Yesterday, my local school district hosted a virtual “Community Chat on the Reopening of Schools” for parents.
Aside from a June survey, this “chat” is the school district’s only formal outreach to parents on the subject of reopening schools. Sadly, this leaves the school district very little time to consider the wishes of parents or the innovative ideas those parents might bring to the table. Perhaps that’s the point.
The delay in outreach was clear when the Superintendent admitted he had no idea parents had been hiring tutors to supplement their children’s learning during the shut down. He said:
“I didn’t know that we had, um, families out there having these learning circles and they’re paying people to do classes. Families shouldn’t have to do that, right?”
This is why it’s critical to have regular conversations with parents early on—not in late July, when new information only complicates the already rolling planning process.
Yet, the Superintendent was correct when he said families shouldn’t have to pay for tutors and teachers. Instead, the school district should be paying by providing vouchers to parents to supplement the cost of this teaching assistance—especially for parents who live at or under the poverty line and likely have little job flexibility, parents who want to keep their kids home due to fears of Covid-19 exposure, and for parents of special needs kids or gifted kids.
These days, parents aren’t hiring tutors because they’re type-A overachievers who want their kids to get into Harvard. Parents are hiring tutors simply to help their kids stay at grade level and learn a minimum amount under extremely difficult circumstances. Why should this only be an option for middle class and rich parents?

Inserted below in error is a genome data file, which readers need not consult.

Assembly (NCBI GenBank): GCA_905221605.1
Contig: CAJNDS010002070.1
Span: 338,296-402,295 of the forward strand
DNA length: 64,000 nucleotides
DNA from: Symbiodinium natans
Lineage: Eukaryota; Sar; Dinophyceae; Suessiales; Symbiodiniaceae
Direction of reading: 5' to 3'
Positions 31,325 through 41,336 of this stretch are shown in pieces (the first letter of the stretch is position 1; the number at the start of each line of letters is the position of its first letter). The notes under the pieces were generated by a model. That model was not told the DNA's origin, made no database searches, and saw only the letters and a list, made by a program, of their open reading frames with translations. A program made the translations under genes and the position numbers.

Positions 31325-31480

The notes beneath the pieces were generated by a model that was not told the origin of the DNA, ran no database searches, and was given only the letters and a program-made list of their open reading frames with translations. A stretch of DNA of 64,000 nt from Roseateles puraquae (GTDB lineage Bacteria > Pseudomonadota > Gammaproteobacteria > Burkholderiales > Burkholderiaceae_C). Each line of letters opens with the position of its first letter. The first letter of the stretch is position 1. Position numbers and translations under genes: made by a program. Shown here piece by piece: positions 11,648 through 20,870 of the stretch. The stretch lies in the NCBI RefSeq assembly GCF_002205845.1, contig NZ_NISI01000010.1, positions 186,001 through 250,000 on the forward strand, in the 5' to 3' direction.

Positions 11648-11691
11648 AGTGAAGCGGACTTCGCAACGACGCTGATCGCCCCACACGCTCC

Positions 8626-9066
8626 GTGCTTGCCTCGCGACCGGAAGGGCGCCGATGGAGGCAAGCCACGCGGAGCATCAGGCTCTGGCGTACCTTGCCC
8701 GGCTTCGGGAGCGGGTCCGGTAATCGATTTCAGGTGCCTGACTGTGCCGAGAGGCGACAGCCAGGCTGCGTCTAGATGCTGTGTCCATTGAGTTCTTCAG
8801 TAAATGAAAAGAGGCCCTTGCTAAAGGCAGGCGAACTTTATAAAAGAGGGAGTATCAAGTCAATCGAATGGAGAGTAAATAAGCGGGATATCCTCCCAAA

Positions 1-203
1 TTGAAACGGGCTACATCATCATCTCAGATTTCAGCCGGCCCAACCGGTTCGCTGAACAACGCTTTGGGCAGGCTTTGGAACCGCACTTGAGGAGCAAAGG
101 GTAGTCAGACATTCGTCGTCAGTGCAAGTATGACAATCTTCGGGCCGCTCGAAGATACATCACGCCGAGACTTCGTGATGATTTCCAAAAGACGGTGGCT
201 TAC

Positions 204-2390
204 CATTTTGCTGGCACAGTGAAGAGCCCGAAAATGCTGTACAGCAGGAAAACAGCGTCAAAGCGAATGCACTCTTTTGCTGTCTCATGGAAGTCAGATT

Perhaps the clearest example of why parent input is so important came when, during the online chat, the Superintendent, without a hint of self awareness, explained that his son’s teachers did a great job communicating with him during the shut down. Parents watching might have wondered: Does it occur to him that these teachers know he’s the Superintendent–their boss?
Most other parents weren’t so lucky on the communications front and had to get by figuring things out on their own (which I detailed in this article).
And the communications problems didn’t stop once school was out. When grades were sent out by regular mail in July, parents received a blank report card with no grades and no commentary from the teachers. Nothing! Not even short notes of encouragement from teachers in the comment section of the report card. No “keep up the hard work,” or “I know you tried really hard and I’m proud of you!” Teachers couldn’t even muster up a simple “good job,” which would have gone a long way to make kids feel like they’d accomplished something under very difficult circumstances. And for a school district that prides itself on being environmentally aware, it is irresponsible to send thousands of blank paper-based report cards home to families. What’s the point?
Most parents feel like their kids are struggling with online-only schooling and would benefit from some form of in-person instruction, smaller-group learning environments (both online and in-person), actual teacher-led instruction instead of online videos, and low-tech options that limit screen time. Kids also need structure, schedules, and to be graded so that they have goals and accountability.
Many of the parents I’ve spoken to tell me that their kids just simply gave up when they learned they weren’t being graded (as most teachers informed them early on). Tutors can provide goal-oriented instruction. They can grade worksheets in real time or do screen sharing, which is a great online strategy that feels more personalized. If necessary, tutors can offer in-person, though still socially distant instruction for kids that do better in that format. And tutors, who are paid by the parent, will obviously communicate better with the person paying them!
These are all issues my city’s school district should have considered early on. But they didn’t. And it will harm kids.